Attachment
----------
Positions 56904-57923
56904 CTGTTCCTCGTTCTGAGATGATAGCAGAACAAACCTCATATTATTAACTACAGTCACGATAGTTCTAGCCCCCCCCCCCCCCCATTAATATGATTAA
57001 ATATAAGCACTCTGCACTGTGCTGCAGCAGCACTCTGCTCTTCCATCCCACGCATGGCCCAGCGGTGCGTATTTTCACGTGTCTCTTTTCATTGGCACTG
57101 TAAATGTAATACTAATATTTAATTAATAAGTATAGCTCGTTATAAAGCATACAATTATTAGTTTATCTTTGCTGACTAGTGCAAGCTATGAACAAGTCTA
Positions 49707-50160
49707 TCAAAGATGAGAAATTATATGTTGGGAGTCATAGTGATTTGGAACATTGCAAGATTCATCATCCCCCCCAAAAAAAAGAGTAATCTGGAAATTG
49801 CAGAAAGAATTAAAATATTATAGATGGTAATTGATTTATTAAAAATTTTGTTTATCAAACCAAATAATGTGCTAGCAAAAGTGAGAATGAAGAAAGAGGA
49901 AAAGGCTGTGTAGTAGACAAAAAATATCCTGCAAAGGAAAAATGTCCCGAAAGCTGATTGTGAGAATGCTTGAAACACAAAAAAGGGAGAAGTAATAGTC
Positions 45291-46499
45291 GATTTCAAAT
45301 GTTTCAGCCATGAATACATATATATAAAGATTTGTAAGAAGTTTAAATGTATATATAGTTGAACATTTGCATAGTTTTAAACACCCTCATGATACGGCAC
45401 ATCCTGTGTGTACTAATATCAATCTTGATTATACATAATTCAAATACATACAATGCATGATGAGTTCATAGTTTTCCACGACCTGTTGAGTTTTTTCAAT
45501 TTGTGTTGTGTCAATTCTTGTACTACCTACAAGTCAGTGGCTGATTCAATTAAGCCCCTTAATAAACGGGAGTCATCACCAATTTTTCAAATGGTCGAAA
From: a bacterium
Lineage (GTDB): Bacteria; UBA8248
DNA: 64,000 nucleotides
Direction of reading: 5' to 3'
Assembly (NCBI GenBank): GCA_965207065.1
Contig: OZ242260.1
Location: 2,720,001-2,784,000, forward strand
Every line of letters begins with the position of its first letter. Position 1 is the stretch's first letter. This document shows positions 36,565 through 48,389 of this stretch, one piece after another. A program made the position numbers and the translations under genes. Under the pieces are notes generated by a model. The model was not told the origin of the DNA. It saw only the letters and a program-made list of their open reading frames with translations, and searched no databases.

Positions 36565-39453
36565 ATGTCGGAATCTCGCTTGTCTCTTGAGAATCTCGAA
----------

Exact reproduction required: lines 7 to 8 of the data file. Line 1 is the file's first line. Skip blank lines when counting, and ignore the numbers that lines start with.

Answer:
49801 CAGAAAGAATTAAAATATTATAGATGGTAATTGATTTATTAAAAATTTTGTTTATCAAACCAAATAATGTGCTAGCAAAAGTGAGAATGAAGAAAGAGGA
49901 AAAGGCTGTGTAGTAGACAAAAAATATCCTGCAAAGGAAAAATGTCCCGAAAGCTGATTGTGAGAATGCTTGAAACACAAAAAAGGGAGAAGTAATAGTC